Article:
Learning From the Shadow

No person or cabal set up the Santa Clause and Easter bunny compliments to our holidays we looked at in the previous posts. I, for one, am rather impressed with the way these things are used to increase the consciousness of youth. Granted, if I were to design a teaching solution to address our innate gullibility it would have been more honest and forthright. It would not have needed to use parental hypocrisy to get the lesson across. It would also likely fail to implant the teaching at the right depth in the childhood psyche.

That which forms the features of our social interdependence is not ours to consciously direct. There is some sort of deeper intelligence involved in the way symbols and institutions accomplish their work. The same thing can be observed in individuals. This is what Carl Jung referred to as the capital ‘S’ Self. He postulated an aspect of the whole person that was more attuned to the reality of the world and how consciousness evolves than what we are able to grasp with our ego alone. He tried to document this non-linear growth pattern he found again and again as he worked with patients, observing their dreams and the therapeutic art work they developed. Something bigger than what the patients consciously understood seemed to guide the psyche towards ever greater awareness. That something communicated in the language of symbolism and repeated themes found in mythological tales.

In non-psychological language the Self is what is referred to as god, nature, dharma or the Tao. It is the underlying reality we can evade and lose sight of in our cognitive delusions but can never actually extract ourselves from. Carl Jung was interested in healing people with serious psychological illnesses. His concept of the Self was a means of remaining scientific while dealing with what had traditionally been considered religious issues. He had no choice. What he found was that those patients that achieved a lasting healing inevitably followed a process that made peace with their culture’s religious heritage. This should not come as a surprise. The religious arena is where many of our ancestors distilled the meaning of their lives and from which they drew the strength to carry on. Within the interpersonal mythological stories of our sacred traditions the Self is revealed and concealed. Making some sense of our past is a necessary ingredient on the path of the individual coming to terms with their social and physiological inheritance. This, anyway, is the hypothesis guiding depth psychology.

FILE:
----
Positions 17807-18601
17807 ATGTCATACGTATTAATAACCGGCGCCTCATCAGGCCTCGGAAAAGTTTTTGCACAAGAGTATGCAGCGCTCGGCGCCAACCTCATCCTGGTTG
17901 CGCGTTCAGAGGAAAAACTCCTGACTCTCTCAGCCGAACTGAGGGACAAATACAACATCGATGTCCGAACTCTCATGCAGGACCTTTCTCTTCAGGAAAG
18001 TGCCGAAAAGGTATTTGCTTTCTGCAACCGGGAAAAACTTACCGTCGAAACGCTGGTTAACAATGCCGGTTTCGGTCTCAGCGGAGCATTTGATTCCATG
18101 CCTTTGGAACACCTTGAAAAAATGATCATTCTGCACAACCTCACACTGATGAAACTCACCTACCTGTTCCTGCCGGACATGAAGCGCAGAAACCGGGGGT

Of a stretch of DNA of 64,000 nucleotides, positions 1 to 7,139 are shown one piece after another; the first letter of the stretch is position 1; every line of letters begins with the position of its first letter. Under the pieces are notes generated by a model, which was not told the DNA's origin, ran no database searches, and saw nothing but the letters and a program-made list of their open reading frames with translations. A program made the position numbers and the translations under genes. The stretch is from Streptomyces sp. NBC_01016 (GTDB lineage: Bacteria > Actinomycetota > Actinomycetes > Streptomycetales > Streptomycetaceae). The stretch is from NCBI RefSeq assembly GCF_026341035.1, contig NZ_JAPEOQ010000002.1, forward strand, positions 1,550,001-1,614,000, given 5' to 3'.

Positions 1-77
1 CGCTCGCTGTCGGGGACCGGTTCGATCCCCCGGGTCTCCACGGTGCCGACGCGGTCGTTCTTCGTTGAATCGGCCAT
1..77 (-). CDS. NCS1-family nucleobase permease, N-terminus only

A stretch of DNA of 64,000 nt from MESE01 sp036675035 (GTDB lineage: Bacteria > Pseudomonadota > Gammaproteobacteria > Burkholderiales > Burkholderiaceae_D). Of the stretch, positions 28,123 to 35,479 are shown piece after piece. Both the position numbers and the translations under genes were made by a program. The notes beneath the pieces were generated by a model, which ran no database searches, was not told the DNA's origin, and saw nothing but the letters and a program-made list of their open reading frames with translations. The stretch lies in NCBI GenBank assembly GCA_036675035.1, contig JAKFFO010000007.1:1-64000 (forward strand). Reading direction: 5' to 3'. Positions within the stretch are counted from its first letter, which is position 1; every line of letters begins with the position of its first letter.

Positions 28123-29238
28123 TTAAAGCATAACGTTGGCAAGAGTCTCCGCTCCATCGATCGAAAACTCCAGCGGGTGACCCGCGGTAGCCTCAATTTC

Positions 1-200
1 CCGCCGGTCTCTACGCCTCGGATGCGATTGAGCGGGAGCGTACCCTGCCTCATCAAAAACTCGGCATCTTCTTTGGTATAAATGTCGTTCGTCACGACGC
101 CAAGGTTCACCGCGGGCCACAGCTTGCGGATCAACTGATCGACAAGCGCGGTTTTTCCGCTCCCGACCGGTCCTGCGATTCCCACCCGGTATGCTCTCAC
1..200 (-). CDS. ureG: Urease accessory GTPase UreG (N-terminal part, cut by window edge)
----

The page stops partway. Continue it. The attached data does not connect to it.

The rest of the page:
The previous posts about how holiday archetypes address human gullibility were made to point out a couple of things. One is that the types of things the ego might think it needs to mature are often mistaken. Individuals always follow what seems right in our eyes yet there are inevitably times we find we have been mistaken, that we were wrong to believe what we believed. This is what we study in archetypal or depth psychology: how the ego matures, or not, by its confrontation with that which is greater than itself.

For example, one of the more unexpected findings concerns how the darker aspects of our persons, our complexes, are often the very things that are protecting our individuality. They protect it not with great skill, but with great determination. A teenager taking up smoking could consciously be joining the “cool” crowd but unconsciously by that very act also be learning they are no longer powerless to fight back against the toxic side of their development story. However ill advised from a health perspective, the overall effect could be the positive one of learning how to comfort oneself when the people in the teenager’s world are unable to. The new habit will bring with it all kinds of its own problems but it also might make the difference between them flying off the handle or not, making it to work or school on a downer Monday morning or not, avoiding suicide or not. This is captured in the saying that the shadow archetype is 90% gold, 10% evil. It is working for our survival as individuals and does so often as the trickster. Only by plumbing the twisted highways and byways of one’s own heart is a person able to empathize with another human being. Familiarity with crushing pain opens one’s eyes to the reality of other human beings with the same hope for happiness living right alongside the existential wounds. If a person really understands what is entailed in the process of individuation, they have a foundation on which to build real compassion for oneself and others. Real kindness.